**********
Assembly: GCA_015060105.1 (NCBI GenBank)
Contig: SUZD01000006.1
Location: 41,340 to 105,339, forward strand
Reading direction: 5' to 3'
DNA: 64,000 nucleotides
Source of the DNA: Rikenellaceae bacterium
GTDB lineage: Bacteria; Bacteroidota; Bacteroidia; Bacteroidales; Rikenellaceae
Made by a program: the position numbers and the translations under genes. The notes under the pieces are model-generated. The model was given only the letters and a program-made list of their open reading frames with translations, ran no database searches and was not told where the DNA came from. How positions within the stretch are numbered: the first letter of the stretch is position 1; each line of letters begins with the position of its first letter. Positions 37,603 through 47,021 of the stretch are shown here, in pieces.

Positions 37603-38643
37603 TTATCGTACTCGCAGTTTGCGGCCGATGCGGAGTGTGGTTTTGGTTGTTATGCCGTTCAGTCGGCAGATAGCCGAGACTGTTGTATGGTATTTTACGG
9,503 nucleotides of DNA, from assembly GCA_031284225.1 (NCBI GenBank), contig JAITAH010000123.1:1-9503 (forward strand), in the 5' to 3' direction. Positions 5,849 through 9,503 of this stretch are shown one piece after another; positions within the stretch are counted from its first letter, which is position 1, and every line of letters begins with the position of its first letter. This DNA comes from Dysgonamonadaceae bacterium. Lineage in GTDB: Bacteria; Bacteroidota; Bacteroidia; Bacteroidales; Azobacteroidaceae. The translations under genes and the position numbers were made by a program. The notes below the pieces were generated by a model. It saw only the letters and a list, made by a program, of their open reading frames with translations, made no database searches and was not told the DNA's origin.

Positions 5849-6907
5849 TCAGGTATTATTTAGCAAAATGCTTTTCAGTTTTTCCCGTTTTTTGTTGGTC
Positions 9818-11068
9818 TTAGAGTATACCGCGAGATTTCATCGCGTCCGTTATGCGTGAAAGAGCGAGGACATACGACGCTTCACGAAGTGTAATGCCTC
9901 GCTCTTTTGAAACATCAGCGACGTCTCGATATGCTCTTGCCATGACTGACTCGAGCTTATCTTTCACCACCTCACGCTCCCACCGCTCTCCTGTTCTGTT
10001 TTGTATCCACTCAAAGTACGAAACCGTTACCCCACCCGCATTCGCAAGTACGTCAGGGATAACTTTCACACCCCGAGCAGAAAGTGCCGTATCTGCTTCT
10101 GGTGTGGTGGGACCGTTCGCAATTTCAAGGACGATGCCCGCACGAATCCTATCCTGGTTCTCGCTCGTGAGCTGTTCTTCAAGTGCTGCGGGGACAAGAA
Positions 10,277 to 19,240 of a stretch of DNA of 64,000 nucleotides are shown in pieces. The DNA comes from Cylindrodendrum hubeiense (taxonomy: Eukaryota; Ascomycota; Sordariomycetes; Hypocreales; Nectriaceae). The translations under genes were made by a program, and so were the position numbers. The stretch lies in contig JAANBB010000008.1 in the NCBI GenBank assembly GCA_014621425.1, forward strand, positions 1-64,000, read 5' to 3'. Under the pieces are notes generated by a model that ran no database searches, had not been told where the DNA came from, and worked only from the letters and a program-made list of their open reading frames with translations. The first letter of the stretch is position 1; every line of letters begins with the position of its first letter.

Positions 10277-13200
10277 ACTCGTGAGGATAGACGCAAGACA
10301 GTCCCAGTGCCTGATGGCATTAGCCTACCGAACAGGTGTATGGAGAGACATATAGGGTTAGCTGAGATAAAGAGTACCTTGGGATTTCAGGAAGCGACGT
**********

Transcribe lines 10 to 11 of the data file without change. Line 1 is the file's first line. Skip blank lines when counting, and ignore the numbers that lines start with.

37603 TTATCGTACTCGCAGTTTGCGGCCGATGCGGAGTGTGGTTTTGGTTGTTATGCCGTTCAGTCGGCAGATAGCCGAGACTGTTGTATGGTATTTTACGG
9,503 nucleotides of DNA, from assembly GCA_031284225.1 (NCBI GenBank), contig JAITAH010000123.1:1-9503 (forward strand), in the 5' to 3' direction. Positions 5,849 through 9,503 of this stretch are shown one piece after another; positions within the stretch are counted from its first letter, which is position 1, and every line of letters begins with the position of its first letter. This DNA comes from Dysgonamonadaceae bacterium. Lineage in GTDB: Bacteria; Bacteroidota; Bacteroidia; Bacteroidales; Azobacteroidaceae. The translations under genes and the position numbers were made by a program. The notes below the pieces were generated by a model. It saw only the letters and a list, made by a program, of their open reading frames with translations, made no database searches and was not told the DNA's origin.